Great that you’re staying on track! It’s funny how true it is that characters speak for themselves. I’ve found this revising process has largely been a complete rewrite. I spent time at the beginning of this year breaking down my first draft and basically extracting an outline, completely rewriting most of the first third. I’m finally at the point where I’m copying and pasting more from the first draft, but this revision will really end up being the first revisable (vs. rewritable) draft. I like your running and cross-training metaphors, too. Very apt!
@Meghan – as I’ve made it through my draft once, I am now seeing that much has to be re-written… oh well. So it goes!
I *just* turned in an article for Random House’s education blog that focuses on the aspects of writing I wish I’d known while teaching. “Revision is where the real writing happens” is something I’ve had to learn on my own, something I know would have benefitted my students if I’d fully understood it back then.
Good luck with your draft!
@Caroline – a good point for students to know. “Good” writers are people who do a lot of revisions. The more revisions you do, the better you get on first drafts…and then you know how to make them even better after that.
Thanks for the good wishes. I made it through the draft and unfortunately right now I think I need some space — which means I may not stick with my NaNo schedule. May have to resume it later…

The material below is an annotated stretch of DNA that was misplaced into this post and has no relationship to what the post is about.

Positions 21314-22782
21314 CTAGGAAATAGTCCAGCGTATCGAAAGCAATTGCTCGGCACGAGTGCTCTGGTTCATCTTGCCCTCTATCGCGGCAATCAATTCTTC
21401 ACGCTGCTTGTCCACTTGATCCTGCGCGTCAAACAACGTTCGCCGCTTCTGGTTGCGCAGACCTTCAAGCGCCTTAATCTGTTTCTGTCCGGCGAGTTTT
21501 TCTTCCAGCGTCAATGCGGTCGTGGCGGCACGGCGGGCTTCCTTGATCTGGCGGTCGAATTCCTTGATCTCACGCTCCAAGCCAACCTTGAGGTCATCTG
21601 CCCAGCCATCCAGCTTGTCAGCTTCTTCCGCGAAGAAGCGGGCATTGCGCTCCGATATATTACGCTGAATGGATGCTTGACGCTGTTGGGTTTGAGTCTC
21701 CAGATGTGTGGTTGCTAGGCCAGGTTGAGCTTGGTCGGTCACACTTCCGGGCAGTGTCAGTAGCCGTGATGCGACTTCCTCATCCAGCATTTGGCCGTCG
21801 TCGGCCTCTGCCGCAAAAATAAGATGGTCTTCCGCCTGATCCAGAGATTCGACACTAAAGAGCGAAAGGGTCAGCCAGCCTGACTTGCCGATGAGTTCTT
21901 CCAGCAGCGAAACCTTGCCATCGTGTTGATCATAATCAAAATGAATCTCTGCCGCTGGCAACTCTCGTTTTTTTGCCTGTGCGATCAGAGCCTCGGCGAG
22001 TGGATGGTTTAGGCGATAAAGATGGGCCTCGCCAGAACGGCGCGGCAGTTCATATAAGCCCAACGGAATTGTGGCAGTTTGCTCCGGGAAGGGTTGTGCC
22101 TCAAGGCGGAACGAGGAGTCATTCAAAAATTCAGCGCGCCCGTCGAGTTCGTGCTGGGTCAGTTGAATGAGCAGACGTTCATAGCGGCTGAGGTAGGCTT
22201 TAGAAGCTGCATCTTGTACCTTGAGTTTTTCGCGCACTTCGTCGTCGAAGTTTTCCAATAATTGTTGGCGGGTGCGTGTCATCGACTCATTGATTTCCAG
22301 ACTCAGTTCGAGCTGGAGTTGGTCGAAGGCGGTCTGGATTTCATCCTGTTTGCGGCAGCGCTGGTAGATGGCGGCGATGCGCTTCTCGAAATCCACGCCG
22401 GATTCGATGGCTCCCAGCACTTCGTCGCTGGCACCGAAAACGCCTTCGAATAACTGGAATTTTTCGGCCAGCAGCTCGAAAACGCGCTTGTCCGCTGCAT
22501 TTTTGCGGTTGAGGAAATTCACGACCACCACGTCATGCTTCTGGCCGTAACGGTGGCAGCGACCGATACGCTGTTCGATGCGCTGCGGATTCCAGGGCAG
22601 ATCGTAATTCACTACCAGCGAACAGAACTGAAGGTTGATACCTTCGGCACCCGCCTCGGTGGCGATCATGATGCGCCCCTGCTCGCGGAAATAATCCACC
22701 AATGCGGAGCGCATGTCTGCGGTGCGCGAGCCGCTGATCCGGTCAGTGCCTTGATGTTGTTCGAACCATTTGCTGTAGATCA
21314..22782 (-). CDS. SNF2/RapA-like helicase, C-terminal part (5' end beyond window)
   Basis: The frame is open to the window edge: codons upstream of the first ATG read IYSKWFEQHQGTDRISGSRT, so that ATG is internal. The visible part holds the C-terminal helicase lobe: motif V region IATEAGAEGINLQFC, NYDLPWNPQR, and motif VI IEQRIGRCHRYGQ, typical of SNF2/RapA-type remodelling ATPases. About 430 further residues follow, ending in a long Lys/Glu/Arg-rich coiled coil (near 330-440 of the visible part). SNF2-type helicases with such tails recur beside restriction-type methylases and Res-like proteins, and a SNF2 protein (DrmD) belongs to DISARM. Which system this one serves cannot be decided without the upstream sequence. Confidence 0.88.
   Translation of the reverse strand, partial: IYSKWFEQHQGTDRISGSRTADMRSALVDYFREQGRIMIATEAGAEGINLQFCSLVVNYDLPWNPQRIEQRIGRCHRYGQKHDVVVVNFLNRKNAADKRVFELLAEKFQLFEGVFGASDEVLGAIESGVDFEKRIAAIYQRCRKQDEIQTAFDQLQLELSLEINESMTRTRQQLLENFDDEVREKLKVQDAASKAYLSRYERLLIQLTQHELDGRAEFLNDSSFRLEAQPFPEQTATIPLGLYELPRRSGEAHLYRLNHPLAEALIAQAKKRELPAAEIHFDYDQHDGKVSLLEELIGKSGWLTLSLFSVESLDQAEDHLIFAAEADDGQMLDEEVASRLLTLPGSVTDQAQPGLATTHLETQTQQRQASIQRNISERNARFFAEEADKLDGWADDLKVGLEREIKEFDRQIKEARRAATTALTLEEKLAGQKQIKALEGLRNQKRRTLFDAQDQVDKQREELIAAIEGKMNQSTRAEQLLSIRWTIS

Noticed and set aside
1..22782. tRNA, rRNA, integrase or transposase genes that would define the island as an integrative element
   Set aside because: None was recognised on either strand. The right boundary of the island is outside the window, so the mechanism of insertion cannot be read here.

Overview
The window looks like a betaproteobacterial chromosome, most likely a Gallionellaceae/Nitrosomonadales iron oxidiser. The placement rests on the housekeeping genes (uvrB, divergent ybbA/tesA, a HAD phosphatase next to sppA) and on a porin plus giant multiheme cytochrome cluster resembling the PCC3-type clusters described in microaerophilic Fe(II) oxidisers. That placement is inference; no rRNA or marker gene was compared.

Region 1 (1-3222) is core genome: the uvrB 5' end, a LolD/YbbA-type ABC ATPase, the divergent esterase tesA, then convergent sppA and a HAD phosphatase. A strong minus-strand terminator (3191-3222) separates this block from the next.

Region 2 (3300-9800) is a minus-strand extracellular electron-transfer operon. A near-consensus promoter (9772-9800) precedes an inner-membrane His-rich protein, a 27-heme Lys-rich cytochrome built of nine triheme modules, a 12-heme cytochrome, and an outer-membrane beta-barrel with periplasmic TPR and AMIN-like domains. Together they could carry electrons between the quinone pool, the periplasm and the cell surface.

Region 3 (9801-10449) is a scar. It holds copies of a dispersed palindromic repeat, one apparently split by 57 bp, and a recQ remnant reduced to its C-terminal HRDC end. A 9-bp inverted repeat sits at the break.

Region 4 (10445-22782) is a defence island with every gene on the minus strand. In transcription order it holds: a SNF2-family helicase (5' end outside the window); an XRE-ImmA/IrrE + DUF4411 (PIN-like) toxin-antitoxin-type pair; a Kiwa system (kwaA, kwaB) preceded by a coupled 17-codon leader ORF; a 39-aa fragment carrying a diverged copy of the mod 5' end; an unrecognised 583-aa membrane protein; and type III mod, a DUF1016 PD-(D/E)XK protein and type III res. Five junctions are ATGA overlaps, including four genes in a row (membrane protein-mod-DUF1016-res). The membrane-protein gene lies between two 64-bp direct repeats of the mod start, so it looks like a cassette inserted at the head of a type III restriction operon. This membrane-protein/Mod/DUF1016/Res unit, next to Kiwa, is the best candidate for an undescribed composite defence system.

One of my favorite kinds of cross-training for writing is literary translation, particularly poetry, as striving to convert the effects achieved in one language into another language where those same effects aren’t necessarily achieved by the same means forces you to focus on how language functions and take conscious control of this on a deeper level than one normally does in dealing only with one’s native language. So I’ve been learning a lot about how to use English more effectively by translating some French poetry this month.
@Gwen- good point. I love how a really good translation can re-create the same feel that the original language would have had.
sounds like a great use of the NaNoWriMo challenge! I appreciate the peek into your writing/revision/rewrite process. I’ve always wanted to write a book, but somewhere and somehow I became scared to write. Literally I fear putting words on the page.
Elizabeth Gilbert’s book ‘Big Magic’ was a great read on quieting the self doubt and fear related to being creative, but I really love hearing exactly the steps a person takes to get their words out there. The idea that putting in hard work and time into writing is comforting in a way; now if I could only stop making false equivalency excuses for how I don’t have the time… hmmm
I am making January my personal NanoWriMo. With my side business having taken off the past few months, the kids activity schedules, and my partially completed diy bathroom remodel, I decided to take the 6 weeks (started a couple of weeks ago) to really dedicate getting something’s out of my way. The kids schedules really settle down in January, and I am working extra diligently in getting the house completed so I don’t constantly get side tracked!